zh666's Shining Force EXA (PlayStation 2) review

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Shining Force Exa was more or less the same as Shining Force Neo.

I can't say Shining Force Exa was a better game than Neo because it didn't really improve much. Only the graphics were improved in my eyes. The battle system was nearly untouched (not that it was bad to begin with), the story felt a little worse. I really hated the gimmick of two characters only for the fact that they ruin your dungeon crawling pacing. The framerate drops was slightly fixed, never problematic but still noticeable.

Besides all of that, Shining Force Exa is still a decent game. The hacking and slashing can get old, but atleast they give you the option to use a magic user, or to switch your skill set with new weapons. I enjoyed dungeon crawling and I loved the massive amounts of sidequests they offer you. Compared to the limp Dark Alliance games or the overrated Champions of Norrath games, you'll get a VERY meat single player experience out of these games with more dungeons, more skills, and more loot that's actually useful.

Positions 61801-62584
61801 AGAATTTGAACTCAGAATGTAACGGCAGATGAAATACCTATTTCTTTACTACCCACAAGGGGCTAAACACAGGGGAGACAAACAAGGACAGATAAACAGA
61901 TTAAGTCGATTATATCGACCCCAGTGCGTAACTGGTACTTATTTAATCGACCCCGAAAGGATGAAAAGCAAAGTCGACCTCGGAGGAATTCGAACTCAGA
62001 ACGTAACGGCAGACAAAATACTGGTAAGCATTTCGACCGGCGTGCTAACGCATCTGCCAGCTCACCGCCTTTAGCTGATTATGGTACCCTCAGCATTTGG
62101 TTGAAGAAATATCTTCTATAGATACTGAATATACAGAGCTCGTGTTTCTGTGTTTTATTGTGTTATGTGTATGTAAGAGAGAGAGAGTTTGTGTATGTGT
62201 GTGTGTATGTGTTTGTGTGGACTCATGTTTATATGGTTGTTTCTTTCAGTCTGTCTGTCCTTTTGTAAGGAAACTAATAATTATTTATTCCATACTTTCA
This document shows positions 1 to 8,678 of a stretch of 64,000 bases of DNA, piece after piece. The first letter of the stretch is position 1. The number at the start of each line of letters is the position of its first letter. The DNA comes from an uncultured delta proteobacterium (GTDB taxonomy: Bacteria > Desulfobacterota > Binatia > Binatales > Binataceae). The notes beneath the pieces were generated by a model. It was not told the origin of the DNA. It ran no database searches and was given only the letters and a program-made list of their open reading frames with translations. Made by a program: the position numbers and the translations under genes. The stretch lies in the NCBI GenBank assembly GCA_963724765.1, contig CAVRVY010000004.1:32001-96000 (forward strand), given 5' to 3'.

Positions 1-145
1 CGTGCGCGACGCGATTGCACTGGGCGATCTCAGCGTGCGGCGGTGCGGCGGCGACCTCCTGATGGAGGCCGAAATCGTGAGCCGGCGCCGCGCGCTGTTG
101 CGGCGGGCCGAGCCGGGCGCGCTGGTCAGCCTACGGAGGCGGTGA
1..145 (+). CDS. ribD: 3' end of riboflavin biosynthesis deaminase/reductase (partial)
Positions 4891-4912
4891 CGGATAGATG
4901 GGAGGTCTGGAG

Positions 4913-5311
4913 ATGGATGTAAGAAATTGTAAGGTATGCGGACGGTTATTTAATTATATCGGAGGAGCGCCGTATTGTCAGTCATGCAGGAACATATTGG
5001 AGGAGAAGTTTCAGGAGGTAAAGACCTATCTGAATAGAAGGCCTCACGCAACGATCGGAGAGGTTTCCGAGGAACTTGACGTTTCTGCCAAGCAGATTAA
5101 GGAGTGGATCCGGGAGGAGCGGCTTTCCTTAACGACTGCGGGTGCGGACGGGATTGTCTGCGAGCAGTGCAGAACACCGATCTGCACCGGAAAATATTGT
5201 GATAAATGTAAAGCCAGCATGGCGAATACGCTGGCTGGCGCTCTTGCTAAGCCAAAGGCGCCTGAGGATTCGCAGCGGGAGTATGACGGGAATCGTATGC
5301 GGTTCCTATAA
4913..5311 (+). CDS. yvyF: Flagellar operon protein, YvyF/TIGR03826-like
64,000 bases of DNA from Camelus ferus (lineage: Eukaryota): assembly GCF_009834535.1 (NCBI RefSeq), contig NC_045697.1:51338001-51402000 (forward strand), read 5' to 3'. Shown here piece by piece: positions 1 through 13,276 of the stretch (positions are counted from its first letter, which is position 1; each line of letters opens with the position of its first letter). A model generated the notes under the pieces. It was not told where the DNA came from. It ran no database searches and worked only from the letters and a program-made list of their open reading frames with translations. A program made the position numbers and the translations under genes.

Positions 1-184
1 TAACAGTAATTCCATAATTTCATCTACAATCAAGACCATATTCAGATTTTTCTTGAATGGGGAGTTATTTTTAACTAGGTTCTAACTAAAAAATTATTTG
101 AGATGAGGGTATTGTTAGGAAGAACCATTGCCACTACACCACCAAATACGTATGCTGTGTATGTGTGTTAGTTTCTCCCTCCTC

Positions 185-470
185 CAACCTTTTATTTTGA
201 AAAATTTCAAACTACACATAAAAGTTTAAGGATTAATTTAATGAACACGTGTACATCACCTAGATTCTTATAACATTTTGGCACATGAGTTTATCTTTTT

----------Battle System----------
Shining Force Exa is a action RPG hack and slasher. You play as Toma, the sword wielder and Cyrille the magic user. You can play as either character at a time, but you can't play as both at the same time. For example, you can take Toma out on a dungeon raid, but Cyrille will have to stay at the base to protect it. While on a dungeon raid, no matter who you choose to take, you'll eventually be interrupted by a warning. This means your base is under attack. Whoever you left behind will have to defend it from in coming attacks. There are four areas around your base, and a power supply. You can take 2 extra characters with you, and as many robot helpers as you're allowed to fight off incoming enemies, and defeat the boss.